REPORTER’S NOTEBOOK: Ma’s efforts to fight corruption questioned

By Mo Yan-chih  /  Staff reporter

Thu, Jul 12, 2012 - Page 3

President Ma Ying-jeou (馬英九) has become increasingly desperate to restore his popularity rating and his administration’s reputation in the wake of corruption charges involving former Executive Yuan secretary-general Lin Yi-shih (林益世).

Presiding over a Cabinet integrity forum on Saturday, Ma described the corruption scandal involving Lin as a humiliation for the administration, blaming one of his most trusted aides for undermining public trust in the government and damaging the nation’s image.

“When I learned that Lin was involved in a corruption case, I was shocked and saddened. I was really saddened,” he said.

Ma’s comments on the 44-year-old former Executive Yuan -secretary-general came as Lin was listed as a defendant for allegedly accepting NT$63 million (US$2.1 million) in bribes from a businessman to help him secure a contract from a subsidiary of China Steel Corp, while later asking for NT$83 million more.

The scandal has sent Ma’s popularity ratings, which were already low, plummeting even further, with the latest poll released by TVBS last week, after the scandal broke, showing an approval rating of just 15 percent.

Ma spoke to officials and -participated in discussion sessions during the two-hour forum, as he worked to restore the administration’s reputation.

“I have made integrity a top priority since I served as minister of justice in 1993 and under my administration fewer public servants have been involved in corruption cases. However, our hard-earned achievements have been overshadowed by the Lin case,” he said.

While Ma vowed to support prosecutors’ efforts to uncover the truth in Lin’s case and continue to defend clean governance, many considered the forum to be yet another occasion marked by empty slogans and pointless discussions on existing anti-corruption measures.

Political analyst Shih Cheng-feng (施正鋒) of National Tung Hwa University said the Lin scandal has not only damaged Ma’s reputation as a politician of integrity, it also highlighted his abuse of authority in appointing a trusted aide to the Cabinet, as well as poor crisis management after the scandal broke.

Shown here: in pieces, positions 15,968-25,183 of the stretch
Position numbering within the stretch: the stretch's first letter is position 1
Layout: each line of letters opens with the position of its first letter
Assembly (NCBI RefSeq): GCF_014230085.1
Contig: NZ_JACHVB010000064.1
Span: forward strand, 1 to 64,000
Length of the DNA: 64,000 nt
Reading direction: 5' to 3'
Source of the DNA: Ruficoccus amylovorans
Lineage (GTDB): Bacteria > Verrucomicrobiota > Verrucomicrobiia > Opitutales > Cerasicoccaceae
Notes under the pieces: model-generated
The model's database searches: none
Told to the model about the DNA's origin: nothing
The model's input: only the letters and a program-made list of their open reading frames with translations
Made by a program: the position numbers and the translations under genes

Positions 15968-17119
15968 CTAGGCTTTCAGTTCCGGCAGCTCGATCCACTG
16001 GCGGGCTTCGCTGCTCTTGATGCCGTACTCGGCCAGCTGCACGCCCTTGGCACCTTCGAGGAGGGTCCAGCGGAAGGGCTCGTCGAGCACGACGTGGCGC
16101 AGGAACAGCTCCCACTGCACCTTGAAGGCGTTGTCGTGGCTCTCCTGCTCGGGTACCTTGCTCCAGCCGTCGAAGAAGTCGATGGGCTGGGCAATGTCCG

“It is an open secret that Lin was appointed by Ma to the Cabinet, not Premier Sean Chen (陳冲). As a result, when allegations surfaced of Lin’s involvement in corruption, the premier could not deal with the matter himself because Lin was Ma’s aide, and the Executive Yuan had to wait for the president’s approval before deciding whether to ask Lin to step down,” he said.

A KMT Central Standing Committee member, who spoke on condition of anonymity, said Ma had his own small coterie of trusted aides and his trust in those individuals made it very difficult for anyone else to advise the president.

“Take Lin’s case, for example. There were numerous complaints from KMT legislators about Lin’s arrogance and unwillingness to talk to fellow lawmakers when he served as KMT caucus whip. However, no one warned the president about Lin’s behavior or how much he was disliked because he was one of Ma’s trusted aides,” he said.

When Lin was first accused of corruption by the Chinese-language Next Magazine on June 27, both the Presidential Office and the Executive Yuan failed to launch an immediate probe into the matter. Rather, they first asked Lin to clarify the situation and did not ask him to step down until the second day, when prosecutors launched a probe and more evidence started to emerge.

In the face of growing discontent over the Ma administration’s poor crisis-management skills, the government’s integrity forum on Saturday was attended by 44 top-level Cabinet officials, who discussed anti-corruption measures.

Amid challenges over the impact of the forum on anti--corruption work, the Ma administration is planning an “anti-corruption” marathon later this month as part of a wide ranging anti-corruption campaign.

Agency Against Corruption Deputy Head Yang Shih-chin (楊石金) dismissed criticism of the agency for organizing the run.

The event was planned months ago, long before Lin’s corruption scandal broke, Yang said.

“Combating corruption is the collective work of every citizen and the marathon is aimed at raising public awareness of anti--corruption work,” he added.

In response to the agency’s failure to uncover Lin’s alleged involvement in corruption before the magazine broke the story, Yang said that Lin accepted the bribe when he was a KMT legislator and it was “beyond the agency’s authority” to probe the integrity of non-government officials.

However, that statement only served to highlight the Ma administration’s failure to put a proper ethics mechanism in place. Existing anti-corruption measures failed to expose Lin’s corruption and many find Ma’s pledges on reinforcing such measures and promoting clean government lacking in persuasion.

Unless Ma can present practical strategies to combat corruption and expand his circle of trusted lieutenants, there is every chance that Lin will not be the last corrupt official to be uncovered before the end of his second term.